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It's time to rethink the structure of Palestinian aid

More money can lead to more harm when spent improperly; technical solutions will fall short if they avoid challenging central political realities of the conflict
Palestinian children at a refugee camp in southern Gaza in 2018 (AFP)

Since the Oslo I Accord was signed in 1993, more than $40bn has been spent by international donors as foreign aid for Palestinians living in the occupied West Bank, East Jerusalem and the Gaza Strip. 

As long-time analysts, we have grown tired of adding this (ever-growing) number to the beginning of so many of our journal articles, op-eds and reports. Yet, we find we cannot avoid this, because of how clearly it underlines the failure of the western donor-driven development model, the moribund Oslo "peace process" it is meant to support, and the significant sums of aid funding that end up going into Israel's economy.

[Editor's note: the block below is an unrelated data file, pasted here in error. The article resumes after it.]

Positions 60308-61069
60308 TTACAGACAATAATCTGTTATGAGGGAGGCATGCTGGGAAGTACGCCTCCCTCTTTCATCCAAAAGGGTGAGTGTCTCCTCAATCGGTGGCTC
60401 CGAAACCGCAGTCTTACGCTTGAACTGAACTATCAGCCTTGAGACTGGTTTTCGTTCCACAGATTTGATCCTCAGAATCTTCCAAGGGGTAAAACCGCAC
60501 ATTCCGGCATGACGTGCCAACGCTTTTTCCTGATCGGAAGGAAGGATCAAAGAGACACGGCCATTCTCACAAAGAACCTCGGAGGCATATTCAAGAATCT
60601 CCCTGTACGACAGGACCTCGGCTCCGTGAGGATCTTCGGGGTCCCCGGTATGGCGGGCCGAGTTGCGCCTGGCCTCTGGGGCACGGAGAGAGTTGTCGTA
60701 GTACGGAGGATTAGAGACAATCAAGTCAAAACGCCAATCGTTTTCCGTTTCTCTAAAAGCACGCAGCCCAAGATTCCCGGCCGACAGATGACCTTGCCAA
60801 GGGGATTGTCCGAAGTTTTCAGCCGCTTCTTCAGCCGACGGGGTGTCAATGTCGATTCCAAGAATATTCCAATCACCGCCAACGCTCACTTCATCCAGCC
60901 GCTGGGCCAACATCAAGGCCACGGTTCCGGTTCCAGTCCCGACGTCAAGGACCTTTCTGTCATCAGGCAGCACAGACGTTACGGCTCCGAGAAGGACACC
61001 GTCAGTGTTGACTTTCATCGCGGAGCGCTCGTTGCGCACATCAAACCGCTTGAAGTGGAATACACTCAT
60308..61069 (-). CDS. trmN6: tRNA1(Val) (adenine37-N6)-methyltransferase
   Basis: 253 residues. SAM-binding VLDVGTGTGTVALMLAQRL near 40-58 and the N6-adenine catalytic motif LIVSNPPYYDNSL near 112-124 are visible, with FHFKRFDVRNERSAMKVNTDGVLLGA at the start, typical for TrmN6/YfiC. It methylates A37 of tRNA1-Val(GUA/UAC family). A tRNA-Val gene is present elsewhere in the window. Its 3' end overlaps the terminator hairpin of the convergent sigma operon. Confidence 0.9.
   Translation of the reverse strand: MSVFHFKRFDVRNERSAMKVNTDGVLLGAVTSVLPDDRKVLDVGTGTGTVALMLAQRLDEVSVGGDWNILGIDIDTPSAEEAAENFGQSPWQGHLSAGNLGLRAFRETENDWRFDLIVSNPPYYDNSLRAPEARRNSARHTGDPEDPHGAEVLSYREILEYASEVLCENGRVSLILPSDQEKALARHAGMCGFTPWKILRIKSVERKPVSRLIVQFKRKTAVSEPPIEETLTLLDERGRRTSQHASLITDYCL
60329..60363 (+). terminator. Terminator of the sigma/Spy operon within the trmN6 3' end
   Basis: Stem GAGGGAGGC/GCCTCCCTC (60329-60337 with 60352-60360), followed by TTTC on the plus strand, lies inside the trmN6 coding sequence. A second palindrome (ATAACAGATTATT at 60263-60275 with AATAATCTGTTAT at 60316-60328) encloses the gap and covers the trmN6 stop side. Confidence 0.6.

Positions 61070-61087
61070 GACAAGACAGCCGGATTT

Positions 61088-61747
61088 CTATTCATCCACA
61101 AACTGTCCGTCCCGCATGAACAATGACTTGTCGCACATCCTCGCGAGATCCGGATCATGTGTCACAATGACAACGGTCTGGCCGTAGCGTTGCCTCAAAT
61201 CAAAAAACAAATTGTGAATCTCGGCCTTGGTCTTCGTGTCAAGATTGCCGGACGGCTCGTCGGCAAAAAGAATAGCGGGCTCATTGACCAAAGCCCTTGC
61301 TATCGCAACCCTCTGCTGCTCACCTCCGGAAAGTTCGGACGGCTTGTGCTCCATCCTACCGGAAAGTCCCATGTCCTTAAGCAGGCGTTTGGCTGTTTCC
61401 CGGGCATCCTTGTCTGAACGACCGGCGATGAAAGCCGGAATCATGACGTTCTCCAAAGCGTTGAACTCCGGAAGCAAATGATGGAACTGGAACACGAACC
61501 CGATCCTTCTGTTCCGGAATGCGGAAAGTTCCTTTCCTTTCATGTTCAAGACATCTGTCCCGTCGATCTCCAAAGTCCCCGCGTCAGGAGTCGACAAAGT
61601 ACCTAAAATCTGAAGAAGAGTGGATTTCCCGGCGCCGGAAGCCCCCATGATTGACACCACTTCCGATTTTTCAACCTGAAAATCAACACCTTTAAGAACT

Elusive development

That sum ($40bn+) has also consistently made Palestinians one of the highest per capita recipients of non-military aid in the world (though it is far less than the overall sum of aid Israelis receive). And yet, both peace and development remain elusive, as this aid has failed to achieve progress on three main objectives: a lasting peace between Palestinians and Israelis; effective, accountable and democratic Palestinian institutions; and sustainable social and economic development.

Instead, Palestinians have been forced to live in an aid-development paradox. While large amounts of donor aid have entered the economy of the occupied territories, there has been a downward spiral in Palestinian economic and human development indicators. That has been accompanied by a hollowing out and de-development of the Palestinian economy.